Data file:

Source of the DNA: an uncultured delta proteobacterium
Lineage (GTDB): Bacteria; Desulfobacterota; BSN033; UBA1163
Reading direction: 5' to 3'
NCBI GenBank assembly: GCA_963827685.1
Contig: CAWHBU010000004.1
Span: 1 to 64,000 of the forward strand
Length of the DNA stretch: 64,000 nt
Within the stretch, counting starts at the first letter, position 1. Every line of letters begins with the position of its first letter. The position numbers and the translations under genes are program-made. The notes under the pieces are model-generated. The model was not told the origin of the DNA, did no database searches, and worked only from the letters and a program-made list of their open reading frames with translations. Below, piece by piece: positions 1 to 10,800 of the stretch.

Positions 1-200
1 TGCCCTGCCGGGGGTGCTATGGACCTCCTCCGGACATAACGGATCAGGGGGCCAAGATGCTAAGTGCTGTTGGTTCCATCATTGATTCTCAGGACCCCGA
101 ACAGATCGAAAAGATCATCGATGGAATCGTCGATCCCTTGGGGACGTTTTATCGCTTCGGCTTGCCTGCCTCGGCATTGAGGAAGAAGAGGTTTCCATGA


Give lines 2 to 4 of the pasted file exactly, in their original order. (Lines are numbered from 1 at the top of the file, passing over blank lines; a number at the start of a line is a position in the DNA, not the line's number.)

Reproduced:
Lineage (GTDB): Bacteria; Desulfobacterota; BSN033; UBA1163
Reading direction: 5' to 3'
NCBI GenBank assembly: GCA_963827685.1